Families is powered by Vocal creators. You support Meagan Hagerman by reading, sharing and tipping stories... more

Families is powered by Vocal.
Vocal is a platform that provides storytelling tools and engaged communities for writers, musicians, filmmakers, podcasters, and other creators to get discovered and fund their creativity.

How does Vocal work?
Creators share their stories on Vocal’s communities. In return, creators earn money when they are tipped and when their stories are read.

How do I join Vocal?
Vocal welcomes creators of all shapes and sizes. Join for free and start creating.

To learn more about Vocal, visit our resources.

Show less

The Grieving Process

The Effects on Family

My memorial weekend was rather uneventful in 2016. My parents went off to visit my brother and sister-in-law in Colorado over the holiday, and my son and I were looking over the farm for them while away. Sitting peacefully on the back steps listening to the birds chanting back and forth, I felt blissful. That feeling didn’t last long. 

My father loved his life building a small but successful carpentry business. He was very well known for being fairly priced and honest to his word when it came to a deadline. Work was his life. 

Whenever he visited my brother, he was always thrilled to be of any kind of help to updates on their home. It was bonding for him and my brother. This man could dance on ladders. Not this day. While helping my brother install windows which he hadn’t have been any higher than seven feet high at the time, for some reason, my father had fallen. Unfortunately, he fell on his side right into a steel window well below. My poor brother thought he was dead instantly. 

They rushed him to the emergency room where for hours they had no idea what was going on. They then transferred him to ICU where his injuries were extensive. All of his ribs were broken, broken shoulder, collapsed lungs, and a broken clavicle bone. At the time he was still awake and interacting with everyone. That didn’t last long before the pain medication they had him on knocked him out completely. 

After receiving the word from my mother, me and my other brother made the journey from MN to CO. By the time we made it there, he wasn’t awake. The doctors assured us he would be ok and walking out of there, but he would most likely not be able to do the job he loved so dearly.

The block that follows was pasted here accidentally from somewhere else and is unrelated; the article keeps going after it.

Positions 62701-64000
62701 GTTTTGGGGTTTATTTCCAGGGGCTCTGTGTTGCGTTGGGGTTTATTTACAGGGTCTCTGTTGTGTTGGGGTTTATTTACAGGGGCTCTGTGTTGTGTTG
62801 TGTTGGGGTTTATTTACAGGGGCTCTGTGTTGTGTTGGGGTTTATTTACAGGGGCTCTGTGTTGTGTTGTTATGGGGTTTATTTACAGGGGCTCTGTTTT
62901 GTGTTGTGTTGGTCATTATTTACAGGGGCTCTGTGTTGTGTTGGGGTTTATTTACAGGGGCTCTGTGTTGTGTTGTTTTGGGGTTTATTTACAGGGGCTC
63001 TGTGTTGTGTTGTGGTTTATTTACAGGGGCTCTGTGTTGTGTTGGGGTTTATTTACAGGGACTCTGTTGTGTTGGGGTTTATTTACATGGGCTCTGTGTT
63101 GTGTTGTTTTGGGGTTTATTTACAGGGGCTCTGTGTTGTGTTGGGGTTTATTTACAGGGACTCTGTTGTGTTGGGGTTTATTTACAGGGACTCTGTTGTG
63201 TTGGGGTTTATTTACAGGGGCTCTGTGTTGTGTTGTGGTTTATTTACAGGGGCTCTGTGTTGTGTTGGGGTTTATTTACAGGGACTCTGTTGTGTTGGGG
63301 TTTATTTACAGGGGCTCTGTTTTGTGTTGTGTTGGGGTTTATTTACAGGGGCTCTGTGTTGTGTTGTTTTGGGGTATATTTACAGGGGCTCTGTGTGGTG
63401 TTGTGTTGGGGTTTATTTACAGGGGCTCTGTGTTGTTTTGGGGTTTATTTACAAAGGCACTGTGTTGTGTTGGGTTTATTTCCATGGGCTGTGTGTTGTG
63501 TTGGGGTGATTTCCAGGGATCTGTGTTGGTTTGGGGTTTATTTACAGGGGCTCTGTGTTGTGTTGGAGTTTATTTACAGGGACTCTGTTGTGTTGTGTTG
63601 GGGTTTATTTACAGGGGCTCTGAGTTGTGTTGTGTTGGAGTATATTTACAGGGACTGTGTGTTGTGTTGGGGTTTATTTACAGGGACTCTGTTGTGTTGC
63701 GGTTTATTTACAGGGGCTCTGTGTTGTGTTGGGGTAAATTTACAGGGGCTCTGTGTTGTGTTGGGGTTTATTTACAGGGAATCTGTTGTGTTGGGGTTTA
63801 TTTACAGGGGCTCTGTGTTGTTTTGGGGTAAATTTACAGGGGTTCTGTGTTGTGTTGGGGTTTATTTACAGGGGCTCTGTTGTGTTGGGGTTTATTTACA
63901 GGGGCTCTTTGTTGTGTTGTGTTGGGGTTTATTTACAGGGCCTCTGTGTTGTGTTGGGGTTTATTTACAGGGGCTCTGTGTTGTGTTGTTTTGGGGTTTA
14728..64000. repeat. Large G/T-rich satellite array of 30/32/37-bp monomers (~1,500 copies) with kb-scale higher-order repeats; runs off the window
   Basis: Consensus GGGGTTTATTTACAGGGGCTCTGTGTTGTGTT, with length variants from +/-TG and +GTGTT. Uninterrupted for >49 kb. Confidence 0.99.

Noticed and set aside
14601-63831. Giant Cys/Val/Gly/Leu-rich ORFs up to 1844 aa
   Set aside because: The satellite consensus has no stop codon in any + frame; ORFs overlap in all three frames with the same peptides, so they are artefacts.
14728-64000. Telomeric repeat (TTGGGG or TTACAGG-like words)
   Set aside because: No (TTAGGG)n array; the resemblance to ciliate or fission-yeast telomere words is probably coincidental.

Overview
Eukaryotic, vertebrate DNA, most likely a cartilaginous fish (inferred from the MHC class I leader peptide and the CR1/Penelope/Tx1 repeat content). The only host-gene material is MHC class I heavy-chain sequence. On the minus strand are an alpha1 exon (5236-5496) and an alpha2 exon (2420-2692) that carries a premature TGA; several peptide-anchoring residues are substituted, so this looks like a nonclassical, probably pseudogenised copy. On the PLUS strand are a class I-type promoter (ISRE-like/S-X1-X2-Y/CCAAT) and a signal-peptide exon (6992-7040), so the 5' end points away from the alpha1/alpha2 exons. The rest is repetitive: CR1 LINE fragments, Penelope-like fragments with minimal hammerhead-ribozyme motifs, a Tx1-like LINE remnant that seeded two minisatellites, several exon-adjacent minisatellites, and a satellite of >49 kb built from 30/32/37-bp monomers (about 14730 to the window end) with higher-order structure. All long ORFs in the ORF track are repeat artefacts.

He had a tube to help him breath and a tube on each side to inflate his lungs. By Thursday they decided that the next day they were going to preform surgery on him. They were going to place metal to fuse his ribs together. We were thrilled! This meant progress. 

The next morning while getting ready to go see him, assuming he would be in surgery, we received a call to get to the hospital as soon as possible. Once there, we weren’t allowed to see him. We were all placed in a conference room two feet from his room with a Chaplain. 

Instantly we knew this was not the wonderful news we had hoped for the day prior. A resident came in to talk to us saying he had contracted an infection and they were starting a central line on him. Shortly after she said that, we heard the code. 

They then took my mother out of the room to where my father was. I couldn’t sit still. The Chaplain tried to keep me in the room, but I could see the mounds of staff flooding my father’s room. Pounding on his chest while my mother was weeping. I demanded to be let go and finally they let us all in the room. Staying there was nothing more they could do for him. 

I remember yelling at everyone at that room, “He just fell off a ladder! Fix him!! You people put pig hearts in people to save them, do something!!”My mother stopped me and said we have to say goodbye. 

The next six months are a complete blur to me. It’s almost as if I just have visions of what happened. The wake, the funeral. I completely shut down from the world. To me my world ended. My family has always been half of my heart and my father has always been the core of our family. I remember saying to my family this will not tear us apart. 

Unfortunately, it did. Grief is a beast. It will make you turn on the people you love the most. My mother moved on rather quickly and left the farm, which was all paid off, to be with another man. I understand but can’t understand at the same time. To me I wasn’t ready for her to let that go out of sheer loneliness. I wanted her to be tougher then that. 

We all started fighting each other, saying horrible things to each other. All the while forgetting the fact that we were all there together going through the same thing. It breaks my heart to this very day. I’ve tried to mend what I can, so far little progress has been made. I won’t stop trying. Life is short. It’s fleeting. It’s a gift. Live it fully, live it the way you want to live without fear, and please don’t take it for granted. 

Now Reading
The Grieving Process
Read Next
Dear Mommy